College Vs Startup – Working On Projects

First of all, wishing all you fellow Indians a very happy 70th Independence Day. This day is very dear to the hearts of us Indians, and although I enjoy watching the Republic Day parade more, I certainly enjoy seeing the beautiful tricolors all around the place.

I was asked to compile a list of all the differences between working on a project in a startup and doing the same in college. Of course, we have projects every semester the way (some) startups have products, and we are made to follow some guidelines while developing these projects (like planning, documentation and testing methodologies), but there are some subtle differences. Here is a paste of all the points I wrote at that time. I thought it would make for a useful read for some of you. It is about an organization, addressed to a real person and talks about some other people too, if you were wondering about the names involved, and trimmed to only the parts that matter here.

Differences between college and startup projects

  • The most important factor for me were the stakes involved. In college, making a mistake or leaving some edge cases incomplete were quite acceptable since we were the users of the product. Here at Fourthlion, since a lot of people are involved in making a project happen, plus the people we pitch the product to are some high level state officials, the margin of error tolerated is reduced. That actually brings out the best in you, since you have to push your limits in order to accomplish the new quality standards that you never knew existed.
  • The second factor is deadlines. There are deadlines in college projects, but the deadlines aren’t connected to further set of events. Here at Fourthlion, me completing a project on, say Monday is directly linked with the product getting pitched on Tuesday, and that sense of responsibility makes you want to meet those deadlines to avoid wasting other people’s time.
  • Then there are people around you. They know how to make things work. For example, Sukhpreet. I learnt what it is like to be organized, from him. He writes down each and everything in his diary or in a spreadsheet. I bought a diary just to get that habit, and it is already helping. I saw what serious documentation looked like when working on the first project, made by him. I understood how important initial user feedbacks are, which I had never taken ever in my life till now. These are the things Fourthlion taught me even though I had never planned to learn them. This is what I feel is the effect of working with great people. You try to copy them, and acquire their good habits.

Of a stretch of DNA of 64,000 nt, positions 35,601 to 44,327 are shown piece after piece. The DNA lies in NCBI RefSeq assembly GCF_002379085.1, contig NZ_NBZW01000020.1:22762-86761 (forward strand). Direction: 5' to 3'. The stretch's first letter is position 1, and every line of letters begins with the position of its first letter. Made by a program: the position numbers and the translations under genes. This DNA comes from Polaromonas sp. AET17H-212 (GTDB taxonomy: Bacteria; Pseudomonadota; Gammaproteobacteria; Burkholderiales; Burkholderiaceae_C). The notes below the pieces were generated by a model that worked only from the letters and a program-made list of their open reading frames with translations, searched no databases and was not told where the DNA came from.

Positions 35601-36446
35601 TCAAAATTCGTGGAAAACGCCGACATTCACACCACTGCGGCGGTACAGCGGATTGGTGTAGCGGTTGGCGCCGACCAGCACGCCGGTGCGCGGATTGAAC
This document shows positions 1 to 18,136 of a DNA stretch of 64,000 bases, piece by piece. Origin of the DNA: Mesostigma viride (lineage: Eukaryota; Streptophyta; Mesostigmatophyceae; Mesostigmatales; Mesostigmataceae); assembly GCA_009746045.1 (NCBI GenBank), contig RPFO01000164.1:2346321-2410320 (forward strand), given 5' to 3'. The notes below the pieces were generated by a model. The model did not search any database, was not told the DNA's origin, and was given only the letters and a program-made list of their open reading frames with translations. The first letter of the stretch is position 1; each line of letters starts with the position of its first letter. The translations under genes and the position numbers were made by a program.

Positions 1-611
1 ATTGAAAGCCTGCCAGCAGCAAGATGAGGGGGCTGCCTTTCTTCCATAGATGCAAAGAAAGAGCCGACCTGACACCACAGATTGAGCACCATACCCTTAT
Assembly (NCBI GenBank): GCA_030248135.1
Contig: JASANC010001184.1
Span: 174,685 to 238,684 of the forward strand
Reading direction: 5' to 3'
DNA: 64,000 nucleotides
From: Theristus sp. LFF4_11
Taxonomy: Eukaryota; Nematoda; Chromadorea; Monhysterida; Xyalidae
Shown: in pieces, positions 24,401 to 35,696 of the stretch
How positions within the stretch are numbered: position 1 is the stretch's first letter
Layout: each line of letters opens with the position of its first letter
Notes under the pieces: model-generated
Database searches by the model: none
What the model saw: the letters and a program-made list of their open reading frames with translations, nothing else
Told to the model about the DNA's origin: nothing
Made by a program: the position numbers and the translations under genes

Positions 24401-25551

• You get to know how much can be accomplished in a day. In college, if someone asks me how much time will it take to complete this product, I’d say I don’t know. Because there are a lot of different things that a student does apart from the project. Here, I have a fairly good estimate on what I can do in the 8-10 hours of work everyday, and hence I can give you a good estimate of how much time the project/component should take based past estimates.
  • There’s a good deal of pressure working here that I never felt in college. A reason for that could be there’s real people’s real money and time involved. The pressure actually feels bad at first, but just looking a week back, I hardly think I would’ve been able to accomplish whatever I did, if there was no pressure involved.
  • At this startup, the users are real people who just want a beautiful working product and don’t really care about the cutting edge tech stack I use, which wasn’t the case until now. That has given me a new way to think about the code I write, the more user oriented way. And since I am the only person editing and adding code, I feel much connected to the project than otherwise would have, which is not necessarily a good thing in the real world with multiple developers collaborating.
  • About DoNew, I’d honestly admit that I didn’t really see the point of sending updates on what I do, initially. But I like to take leaps of faith when the people involved know much more about how things work than I do. Now when I think, I feel like the updates were more for myself than they were for you and others. I feel I have started to keep a track of my own progress through the updates, which has formed a habit. Just to give you an idea, after writing the update to you, I write myself a personal update in a diary, with things I did wrong and things I can improve upon. It has made a great deal of difference to me personally. And I don’t think I will ever break this habit of tracking my own progress and shortcomings.
  • When I was skeptic about whether I would be able to handle the real world development here at Fourthlion back when I was in Mumbai, you told me to try, build, make mistakes and to believe that you can. That ‘believing that you can’ has been an important part. For example, when I heard about integrating Asana and building a project on top of it that people can use, I was a bit scared. But I made my mind to keep working as much as I could with all dedication and not really worry about the end result. And now, slowly but steadily, it is taking shape of a practical app, which I am really proud of!
  • Lastly, the importance of having a mentor. I didn’t understand it before when I read about people having mentor. I don’t need to say much about this one now!

As always, thank you for reading!